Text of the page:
Bamboo is an important means for generating income and improving the nutritional status of over 2 billion poor and disadvantaged people. It also provides the resource base for expanding Small and Medium Enterprise sector, providing employment and income generating opportunities to alleviate poverty. As such it constitutes an excellent entry point for local poverty alleviation initiatives.
Bamboo benefits rural-urban communities because it, (a) lends itself to agricultural approaches, (b) can be grown on non-agricultural land with annual harvests, (c) is easily processed by simple tools because it splits linearly, (d) bamboo based industrial development benefits the communities through its demand for human resources for growing, harvesting, transportation and processing of bamboo, (e) bamboo growth also works for land protection, soil quality improvements including improved water holding capacity, higher water capture and recharge benefiting agriculture and food security.
Bamboo remains an untapped avenue of economic growth in India. Its premise is that if the bamboo industry is pulled from its current status of a peripheral industry and pushed centre stage to being a prominent and profitable one it can successfully reverse economic downturns and bring an about-turn in the economic fortunes of the country. This would be particularly true for the Central Gondwana regions (CGR, Madhya Pradesh, Chhattisgarh, Western Uttar Pradesh) of the country where the resource is abundant and could be sustainably harvested in the years to come because of its amazingly quick propagation.
With its inherent properties, bamboo combines the best of forestry and agriculture. It holds the promise of rejuvenating watersheds and degraded lands, fortifying the country’s ecological security. What would distinguish growth in this sector is that it would directly benefit large sections of the rural poor, as they could be involved in the plantations, harvesting and primary processing bamboo units. The long-term relationship with this sector would help the economically disadvantaged sections escape the debilitating poverty trap. The development of the bamboo sector could follow in the footsteps of the dairy sector whose miraculous makeover has enabled 10.5 million farmer families earn a supplementary income of Rs 1,800 per month. This industry’s growth model has been successfully replicated in 22 states in the country and it spells hope for the bamboo sector.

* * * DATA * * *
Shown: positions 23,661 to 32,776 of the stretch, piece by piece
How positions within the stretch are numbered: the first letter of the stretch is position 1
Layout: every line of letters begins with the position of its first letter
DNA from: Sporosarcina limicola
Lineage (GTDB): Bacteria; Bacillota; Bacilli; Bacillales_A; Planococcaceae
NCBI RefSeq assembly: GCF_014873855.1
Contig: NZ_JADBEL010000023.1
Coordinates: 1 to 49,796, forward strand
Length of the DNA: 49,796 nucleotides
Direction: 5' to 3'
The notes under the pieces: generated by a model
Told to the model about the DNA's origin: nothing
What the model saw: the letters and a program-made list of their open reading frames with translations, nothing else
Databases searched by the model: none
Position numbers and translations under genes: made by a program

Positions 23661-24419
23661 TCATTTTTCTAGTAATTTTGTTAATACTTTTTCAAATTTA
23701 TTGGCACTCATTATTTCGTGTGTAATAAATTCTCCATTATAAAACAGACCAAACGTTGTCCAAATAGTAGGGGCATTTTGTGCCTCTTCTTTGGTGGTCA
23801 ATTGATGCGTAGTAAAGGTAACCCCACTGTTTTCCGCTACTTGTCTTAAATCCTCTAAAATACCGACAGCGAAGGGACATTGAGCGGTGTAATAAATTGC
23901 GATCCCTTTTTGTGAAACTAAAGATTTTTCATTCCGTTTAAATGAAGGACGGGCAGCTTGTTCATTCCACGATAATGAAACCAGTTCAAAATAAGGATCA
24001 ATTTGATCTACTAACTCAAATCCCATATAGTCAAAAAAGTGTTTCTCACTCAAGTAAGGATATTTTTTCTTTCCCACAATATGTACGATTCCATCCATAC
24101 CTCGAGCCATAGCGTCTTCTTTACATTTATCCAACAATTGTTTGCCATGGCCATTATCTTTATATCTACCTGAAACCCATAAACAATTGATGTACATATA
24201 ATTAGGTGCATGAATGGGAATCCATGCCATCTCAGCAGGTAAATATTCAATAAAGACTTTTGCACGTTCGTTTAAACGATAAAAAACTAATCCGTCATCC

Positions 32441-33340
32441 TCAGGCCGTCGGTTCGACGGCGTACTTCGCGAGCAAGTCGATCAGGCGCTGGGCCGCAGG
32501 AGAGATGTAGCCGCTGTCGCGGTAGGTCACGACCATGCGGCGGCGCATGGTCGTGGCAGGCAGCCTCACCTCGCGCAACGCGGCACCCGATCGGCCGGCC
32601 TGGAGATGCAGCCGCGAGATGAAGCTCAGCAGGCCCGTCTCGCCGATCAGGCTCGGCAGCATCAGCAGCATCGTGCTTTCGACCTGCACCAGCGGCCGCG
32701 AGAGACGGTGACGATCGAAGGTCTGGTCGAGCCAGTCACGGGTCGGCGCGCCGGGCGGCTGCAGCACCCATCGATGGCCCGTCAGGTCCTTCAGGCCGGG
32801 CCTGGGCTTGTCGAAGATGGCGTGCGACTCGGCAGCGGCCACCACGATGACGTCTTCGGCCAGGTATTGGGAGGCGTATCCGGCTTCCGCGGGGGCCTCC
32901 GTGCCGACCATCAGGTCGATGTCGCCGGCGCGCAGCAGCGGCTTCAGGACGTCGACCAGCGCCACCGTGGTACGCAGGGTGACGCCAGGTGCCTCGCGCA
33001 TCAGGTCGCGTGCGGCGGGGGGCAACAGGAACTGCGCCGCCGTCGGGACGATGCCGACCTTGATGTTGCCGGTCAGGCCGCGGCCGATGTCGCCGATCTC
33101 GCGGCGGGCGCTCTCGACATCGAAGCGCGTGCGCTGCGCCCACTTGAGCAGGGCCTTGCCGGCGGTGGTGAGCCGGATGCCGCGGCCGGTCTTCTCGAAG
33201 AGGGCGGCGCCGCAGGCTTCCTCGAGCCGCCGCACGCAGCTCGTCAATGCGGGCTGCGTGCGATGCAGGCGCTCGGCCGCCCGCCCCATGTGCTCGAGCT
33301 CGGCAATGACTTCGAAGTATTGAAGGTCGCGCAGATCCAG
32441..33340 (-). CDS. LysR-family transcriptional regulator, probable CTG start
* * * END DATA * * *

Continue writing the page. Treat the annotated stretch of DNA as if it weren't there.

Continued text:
The blueprint envisaged in meticulous detail here for the bamboo industry projects a growth in the sector from Rs 65 billion in 2003-2007 to Rs 240 billion in 2013-2017; a growth that would could even overtake that of the biggest bamboo economy of the world, China. The overarching model also projects an employment opportunity of 1.67 million in 2003-2007 that would climb sharply to 11 million in 2017. For example, the NER, whose economies have been trailing behind, the estimates are the bamboo sector can take their gross domestic product from Rs 230 billion in 2003 to Rs 290 billion in 2007 that would translate into a growth rate of 5 per cent. The bamboo industry would have a potential of employing a total of 1.88 million people in this region by 2017.
§ The global market for bamboo products USD 7 billion + per annum*
§ Bamboo based enterprises can prove to be the key in rural economic development and mass employment creation
§ Governments and local administration must provide sustained and consistent support if the sector is to develop
§ The future of global bamboo markets looks strong, driven by growing demand for sustainable wood-replacement products
§ The commercialization of recent technological innovations has created significant new market opportunities for floor tiles, laminated furniture, panels and activated carbon.
§ New, higher value added processing greatly increases the potential for poor economic development compared to traditional lower value enterprises. For example, every tonne of bamboo used for producing bamboo boards has 5 times more pro-poor financial impact than if used for paper.
§ Markets in US, EU, Australia and Japan present significant opportunities for several high value products
§ The competitiveness of future bamboo enterprises will be largely driven by ‘value added utilization’ of the entire bamboo plant.
*Bamboo shoots, furniture, handicrafts, chopsticks, blinds, tiles, panels, charcoal and activated carbon. The value for unprocessed bamboo used in construction industry is excluded.